Monday, 11 July 2016

In the space of one hour, Britain has a new PM

Theresa May, the next Prime Minister, greeted by Tory MPs outside St Stephen's Gate, Westminster
The Prime Minister has changed, just like that.

At 11.30am  this morning the Westminster journalists, those of them who were not in Birmingham for Theresa May’s leadership speech, were trooping  along the Thames Embankment towards  the venue for Angela Eagle’s planned challenge to Jeremy Corbyn.

Then the balloon went up that Andrea Leadsom, after a bruising weekend of headlines, was unexpectedly announcing that she was withdrawing from the Tory leadership race.

An about-turn that wouldn’t have shamed the Trooping of the Colour was executed.

By 12:30am we had rushed from Leadsom’s campaign headquarters to the St Stephen’s entrance of the Houses of Parliament to hear Graham Brady, the chairman of the Conservative 1922 committee, formally declare that Theresa May is the new leader of the party. She is, de facto, the Prime Minister of the United Kingdom.

Right now Theresa May is on a train back from Birmingham, David Cameron is at the Farnborough Airshow, and the Queen who would appoint a new Prime Minister is in Balmoral.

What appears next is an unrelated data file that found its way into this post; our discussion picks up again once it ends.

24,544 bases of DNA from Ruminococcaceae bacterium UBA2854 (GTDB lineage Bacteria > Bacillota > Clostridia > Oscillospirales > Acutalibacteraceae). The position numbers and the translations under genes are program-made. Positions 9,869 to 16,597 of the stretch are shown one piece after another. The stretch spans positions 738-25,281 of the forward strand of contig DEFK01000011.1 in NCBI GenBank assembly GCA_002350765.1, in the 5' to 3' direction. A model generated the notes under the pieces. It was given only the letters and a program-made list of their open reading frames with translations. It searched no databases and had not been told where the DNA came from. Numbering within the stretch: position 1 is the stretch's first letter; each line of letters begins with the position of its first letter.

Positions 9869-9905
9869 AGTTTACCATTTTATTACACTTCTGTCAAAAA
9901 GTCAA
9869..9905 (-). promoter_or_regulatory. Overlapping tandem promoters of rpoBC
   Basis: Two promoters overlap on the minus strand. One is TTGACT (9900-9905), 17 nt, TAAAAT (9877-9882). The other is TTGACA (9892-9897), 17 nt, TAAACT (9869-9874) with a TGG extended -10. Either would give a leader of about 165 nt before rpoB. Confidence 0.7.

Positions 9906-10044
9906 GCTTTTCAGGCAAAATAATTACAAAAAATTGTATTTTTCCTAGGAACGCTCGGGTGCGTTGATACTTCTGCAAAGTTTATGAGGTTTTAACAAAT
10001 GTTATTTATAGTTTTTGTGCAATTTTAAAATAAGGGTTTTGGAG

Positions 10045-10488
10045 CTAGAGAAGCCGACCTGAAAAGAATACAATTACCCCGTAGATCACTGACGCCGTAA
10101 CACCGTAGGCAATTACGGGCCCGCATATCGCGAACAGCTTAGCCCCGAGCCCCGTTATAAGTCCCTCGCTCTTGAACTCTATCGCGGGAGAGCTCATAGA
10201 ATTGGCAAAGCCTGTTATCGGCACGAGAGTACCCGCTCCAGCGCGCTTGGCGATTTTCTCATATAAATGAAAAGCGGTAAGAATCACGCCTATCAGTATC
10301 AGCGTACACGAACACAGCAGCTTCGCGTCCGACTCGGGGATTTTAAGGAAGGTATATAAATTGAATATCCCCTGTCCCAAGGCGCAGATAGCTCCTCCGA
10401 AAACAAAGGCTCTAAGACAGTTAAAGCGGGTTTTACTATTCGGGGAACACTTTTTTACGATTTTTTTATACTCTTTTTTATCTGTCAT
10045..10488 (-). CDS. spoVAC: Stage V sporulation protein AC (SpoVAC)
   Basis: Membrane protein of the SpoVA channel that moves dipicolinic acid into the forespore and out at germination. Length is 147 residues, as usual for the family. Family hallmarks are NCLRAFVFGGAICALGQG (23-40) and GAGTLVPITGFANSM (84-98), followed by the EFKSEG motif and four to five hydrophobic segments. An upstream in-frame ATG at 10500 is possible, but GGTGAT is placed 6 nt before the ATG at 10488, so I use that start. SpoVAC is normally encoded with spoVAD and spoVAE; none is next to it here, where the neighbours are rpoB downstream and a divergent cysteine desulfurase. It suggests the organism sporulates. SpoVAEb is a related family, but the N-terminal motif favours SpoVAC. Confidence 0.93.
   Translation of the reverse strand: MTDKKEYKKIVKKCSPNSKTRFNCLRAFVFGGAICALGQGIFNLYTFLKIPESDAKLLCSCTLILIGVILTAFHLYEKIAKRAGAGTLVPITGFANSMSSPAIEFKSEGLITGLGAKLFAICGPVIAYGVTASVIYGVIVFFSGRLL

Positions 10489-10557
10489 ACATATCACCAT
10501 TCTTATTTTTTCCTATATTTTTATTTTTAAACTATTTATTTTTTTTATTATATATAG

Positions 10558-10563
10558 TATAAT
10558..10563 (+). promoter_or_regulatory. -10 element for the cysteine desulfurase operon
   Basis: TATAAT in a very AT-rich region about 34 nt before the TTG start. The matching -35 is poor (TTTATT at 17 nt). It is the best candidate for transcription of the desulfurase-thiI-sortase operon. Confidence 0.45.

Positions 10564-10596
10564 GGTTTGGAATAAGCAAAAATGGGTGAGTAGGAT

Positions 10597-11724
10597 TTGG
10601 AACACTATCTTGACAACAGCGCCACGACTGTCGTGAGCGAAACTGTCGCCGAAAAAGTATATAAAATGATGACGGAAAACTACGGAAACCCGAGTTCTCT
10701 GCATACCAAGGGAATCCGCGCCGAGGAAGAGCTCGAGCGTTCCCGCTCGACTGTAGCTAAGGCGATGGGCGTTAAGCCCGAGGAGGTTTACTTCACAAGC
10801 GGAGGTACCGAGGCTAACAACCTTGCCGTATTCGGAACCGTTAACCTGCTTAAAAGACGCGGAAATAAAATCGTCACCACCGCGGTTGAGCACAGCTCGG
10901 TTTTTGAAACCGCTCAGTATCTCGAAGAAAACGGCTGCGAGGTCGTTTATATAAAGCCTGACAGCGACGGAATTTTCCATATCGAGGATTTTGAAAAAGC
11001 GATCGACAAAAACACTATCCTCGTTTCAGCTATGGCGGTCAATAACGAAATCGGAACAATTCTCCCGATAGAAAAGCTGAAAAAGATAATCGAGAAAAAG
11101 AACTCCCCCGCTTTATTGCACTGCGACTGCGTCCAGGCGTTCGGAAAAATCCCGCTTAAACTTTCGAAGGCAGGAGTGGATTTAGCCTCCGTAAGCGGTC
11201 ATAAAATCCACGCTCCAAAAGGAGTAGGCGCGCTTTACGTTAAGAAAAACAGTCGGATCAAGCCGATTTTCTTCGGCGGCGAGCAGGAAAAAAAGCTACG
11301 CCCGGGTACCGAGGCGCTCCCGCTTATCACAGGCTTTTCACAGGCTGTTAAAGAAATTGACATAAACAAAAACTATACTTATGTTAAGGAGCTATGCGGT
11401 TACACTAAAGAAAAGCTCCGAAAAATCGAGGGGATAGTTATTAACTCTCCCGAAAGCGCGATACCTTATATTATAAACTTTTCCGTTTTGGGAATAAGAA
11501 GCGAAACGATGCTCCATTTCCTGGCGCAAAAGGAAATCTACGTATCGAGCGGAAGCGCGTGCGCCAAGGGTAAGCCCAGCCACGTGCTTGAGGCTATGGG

It has been a stunning hour in an incredible few weeks of British politics. We knew the fall-out from Brexit was going to be profound and dramatic but this is  a swift and ruthless unravelling of the thread.

It has claimed several careers already - David Cameron, Michael Gove, Boris Johnson amongst them - split the Labour party from it’s leader and heightened expectations for a second Scottish referendum.

There will be a new Cabinet in weeks. I thought it highly symbolic that George Osborne allowed himself to be photographed, looking relaxed and comfortable, with his children at Silverstone this weekend. He could be on the way out. 

There could be a general election in months, the pressure will certainly be on, and that will be good news for one man at least - Jeremy Corbyn.

For the far-left losing troublesome Labour MPs to Brexit-supporting constituencies would a year-zero win, allowing them to put Corbyn-friendly candidates in place next time. Losing can be blamed on the rebel MPs, so do not prepare for a Labour revival.

For the SNP in Scotland it should be relatively unaffected by an election and has the finances and organisation to be ready in no time. For the SNP an election would be a simple platform to argue against Scotland being taken out of the European Union.

Prepare for a new Prime Minister is all we can say for certainty.

Brexit has shaken Britain to the core, the centre has fallen apart.

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